Liverpool's City Council is "expected to pave the way" for the redevelopment of Anfield when it announces regeneration plans for the area on Monday, according to Gregg Bakowski of the London GUARDIAN. Club Owner John Henry has always preferred the option of staying at Anfield, the club's home since 1892. A council decision to allow a compulsory purchase order consultations on houses near the stadium "would allow for work to begin as soon as '14." Henry has "always preferred the option of redeveloping Anfield," but the delay in making a decision has "led to increasing dismay among local residents who have already seen regeneration work held up by failed plans for a new stadium under the club's previous owners" (GUARDIAN, 10/14). The BBC's Ben Smith noted that "it remains unclear how far its current capacity of 45,276 would increase and how many houses would be affected" by any compulsory purchase orders. There has been no official comment from the club or the local authority, and "the exact cost of the redevelopment is unknown." Liverpool has "looked into adding an extra tier to the stadium, including more corporate facilities for the Anfield Road and main stands" (BBC, 10/13).
MAKE IT HAPPEN: In London, Tony Barrett reported Fenway Sports Group believes the capacity of Liverpool’s spiritual home "can be increased from 45,000 to 60,000 by undertaking a phased redevelopment of the Main Stand and Anfield Road Stand at a cost of around £150 million." FSG had complained that the council has "been unwilling to facilitate its vision, but such claims can no longer be made and the dynamic has shifted" to the point that it is now up to "Liverpool’s owner to turn its Anfield blueprint into a reality." The biggest obstacle involves "convincing local residents to sell their homes." Club officials have closed deals with some householders in the area behind the main stands, but others are refusing to sell, "a problem that could be resolved if the council decides to apply for compulsory purchase orders" (LONDON TIMES, 10/15).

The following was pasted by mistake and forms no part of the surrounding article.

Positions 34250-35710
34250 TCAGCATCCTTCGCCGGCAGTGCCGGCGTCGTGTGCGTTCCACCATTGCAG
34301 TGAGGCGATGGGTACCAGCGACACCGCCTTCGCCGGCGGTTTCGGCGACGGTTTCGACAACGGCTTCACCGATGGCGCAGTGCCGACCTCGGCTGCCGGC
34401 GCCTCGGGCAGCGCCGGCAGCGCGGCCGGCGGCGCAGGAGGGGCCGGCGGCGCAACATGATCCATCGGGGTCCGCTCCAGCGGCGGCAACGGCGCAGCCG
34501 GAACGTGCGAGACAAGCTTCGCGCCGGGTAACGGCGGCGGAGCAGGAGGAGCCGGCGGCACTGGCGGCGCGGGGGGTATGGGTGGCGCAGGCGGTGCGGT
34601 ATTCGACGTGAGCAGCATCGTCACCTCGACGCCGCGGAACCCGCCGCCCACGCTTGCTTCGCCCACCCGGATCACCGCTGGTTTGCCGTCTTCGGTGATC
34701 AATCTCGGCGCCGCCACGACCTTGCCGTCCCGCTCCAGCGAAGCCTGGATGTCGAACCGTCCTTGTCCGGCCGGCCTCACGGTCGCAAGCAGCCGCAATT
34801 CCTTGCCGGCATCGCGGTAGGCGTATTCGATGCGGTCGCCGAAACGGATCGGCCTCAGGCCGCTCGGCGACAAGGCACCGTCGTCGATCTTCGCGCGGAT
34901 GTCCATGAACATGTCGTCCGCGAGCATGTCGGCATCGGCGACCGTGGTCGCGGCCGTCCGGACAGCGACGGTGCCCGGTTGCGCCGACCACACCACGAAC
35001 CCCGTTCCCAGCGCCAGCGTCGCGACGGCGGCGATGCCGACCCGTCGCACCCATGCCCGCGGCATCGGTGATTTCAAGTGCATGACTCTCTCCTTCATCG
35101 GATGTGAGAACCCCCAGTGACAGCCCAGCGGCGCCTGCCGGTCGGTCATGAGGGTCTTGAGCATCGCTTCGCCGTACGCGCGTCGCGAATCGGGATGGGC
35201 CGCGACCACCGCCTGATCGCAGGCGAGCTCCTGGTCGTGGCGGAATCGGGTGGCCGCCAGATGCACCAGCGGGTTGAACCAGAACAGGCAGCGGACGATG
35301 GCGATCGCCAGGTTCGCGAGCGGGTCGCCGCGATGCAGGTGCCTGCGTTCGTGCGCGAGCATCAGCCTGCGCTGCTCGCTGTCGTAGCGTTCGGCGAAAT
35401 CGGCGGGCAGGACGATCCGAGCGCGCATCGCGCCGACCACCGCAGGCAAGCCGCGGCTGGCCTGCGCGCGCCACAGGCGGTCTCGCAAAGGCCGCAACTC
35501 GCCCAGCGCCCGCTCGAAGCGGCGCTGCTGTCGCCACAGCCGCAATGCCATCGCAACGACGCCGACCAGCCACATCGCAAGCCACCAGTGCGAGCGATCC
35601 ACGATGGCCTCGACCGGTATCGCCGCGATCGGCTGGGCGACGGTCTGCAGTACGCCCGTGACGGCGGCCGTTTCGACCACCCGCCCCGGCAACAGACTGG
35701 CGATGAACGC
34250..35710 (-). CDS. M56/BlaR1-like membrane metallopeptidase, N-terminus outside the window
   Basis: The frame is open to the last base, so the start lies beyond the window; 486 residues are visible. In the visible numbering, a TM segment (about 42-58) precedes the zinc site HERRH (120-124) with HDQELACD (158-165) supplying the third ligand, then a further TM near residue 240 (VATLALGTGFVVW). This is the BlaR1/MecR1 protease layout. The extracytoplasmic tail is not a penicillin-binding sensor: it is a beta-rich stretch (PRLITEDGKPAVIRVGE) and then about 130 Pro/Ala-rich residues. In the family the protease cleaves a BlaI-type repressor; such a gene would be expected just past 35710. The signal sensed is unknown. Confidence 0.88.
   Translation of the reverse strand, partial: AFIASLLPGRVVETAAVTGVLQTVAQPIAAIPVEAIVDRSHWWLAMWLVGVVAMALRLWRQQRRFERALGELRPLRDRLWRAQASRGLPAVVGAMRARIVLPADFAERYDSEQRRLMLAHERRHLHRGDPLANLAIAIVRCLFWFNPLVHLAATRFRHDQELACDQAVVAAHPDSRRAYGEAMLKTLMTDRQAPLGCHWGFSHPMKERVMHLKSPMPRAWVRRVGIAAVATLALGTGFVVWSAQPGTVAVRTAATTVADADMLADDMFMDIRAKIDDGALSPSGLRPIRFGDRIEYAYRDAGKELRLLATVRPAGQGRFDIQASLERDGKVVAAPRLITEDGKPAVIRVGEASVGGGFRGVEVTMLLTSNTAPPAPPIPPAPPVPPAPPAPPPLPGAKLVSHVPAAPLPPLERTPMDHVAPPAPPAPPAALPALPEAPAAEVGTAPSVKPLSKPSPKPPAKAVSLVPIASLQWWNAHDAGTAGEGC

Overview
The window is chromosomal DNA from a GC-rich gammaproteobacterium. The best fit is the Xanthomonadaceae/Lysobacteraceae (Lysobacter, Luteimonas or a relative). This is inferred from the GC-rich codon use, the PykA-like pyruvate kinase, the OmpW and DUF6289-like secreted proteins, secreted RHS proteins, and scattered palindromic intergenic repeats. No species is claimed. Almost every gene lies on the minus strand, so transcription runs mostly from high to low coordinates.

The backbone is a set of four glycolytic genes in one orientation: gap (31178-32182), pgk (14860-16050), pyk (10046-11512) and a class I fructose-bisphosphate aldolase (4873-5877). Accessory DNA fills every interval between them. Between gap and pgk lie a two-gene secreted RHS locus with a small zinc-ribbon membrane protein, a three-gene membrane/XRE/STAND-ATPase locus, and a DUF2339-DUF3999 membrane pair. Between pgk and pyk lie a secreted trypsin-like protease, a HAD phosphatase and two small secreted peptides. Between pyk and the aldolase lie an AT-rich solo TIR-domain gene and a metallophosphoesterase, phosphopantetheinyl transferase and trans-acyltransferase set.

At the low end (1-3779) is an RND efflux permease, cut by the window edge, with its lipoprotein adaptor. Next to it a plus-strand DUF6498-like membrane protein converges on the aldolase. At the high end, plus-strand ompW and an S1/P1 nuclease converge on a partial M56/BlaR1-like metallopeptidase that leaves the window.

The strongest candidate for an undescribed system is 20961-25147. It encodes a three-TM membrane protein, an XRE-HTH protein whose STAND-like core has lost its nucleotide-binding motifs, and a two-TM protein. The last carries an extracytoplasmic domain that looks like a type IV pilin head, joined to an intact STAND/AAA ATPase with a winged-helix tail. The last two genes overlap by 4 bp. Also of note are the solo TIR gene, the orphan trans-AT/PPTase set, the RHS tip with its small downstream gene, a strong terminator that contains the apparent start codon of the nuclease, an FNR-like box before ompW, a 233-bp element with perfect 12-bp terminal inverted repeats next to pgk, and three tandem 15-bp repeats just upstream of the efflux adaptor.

EPL club West Ham's move to London's Olympic Stadium "has been thrown into doubt after European Commission officials wrote to the U.K. government asking for details about potentially illegal state aid to football clubs," according to Rob Draper of the London DAILY MAIL. The commission, an arm of the European Union, has power to halt West Ham's bid and has written to all EU countries with the same request. However, the letter to the U.K. government "specifically mentions West Ham's potential use of the Olympic Stadium." The EC probe "could prove beneficial" to EPL clubs. It "is likely to highlight subsidies paid to Spanish, French and German clubs by city councils," such as the deal with Madrid City Council to buy Real Madrid's training ground in '01 to clear its £200M debt at a rate that critics said was preferential (DAILY MAIL, 10/13). In London, Ashling O'Conner wrote European Commission Dir-General for Competition AQlexander Italianer sent a letter to all member states and "set out five main areas of inquiry to pinpoint instances of football being illegally subsidised by taxpayers." The Department for Business, Innovation and Skills (BIS) has until Dec. 1 to respond. Italianer's request, it is through, "was prompted by an anonymous complaint, but it is not known whether this was specifically about the Olympic Stadium or about football more widely" (LONDON TIMES, 10/15).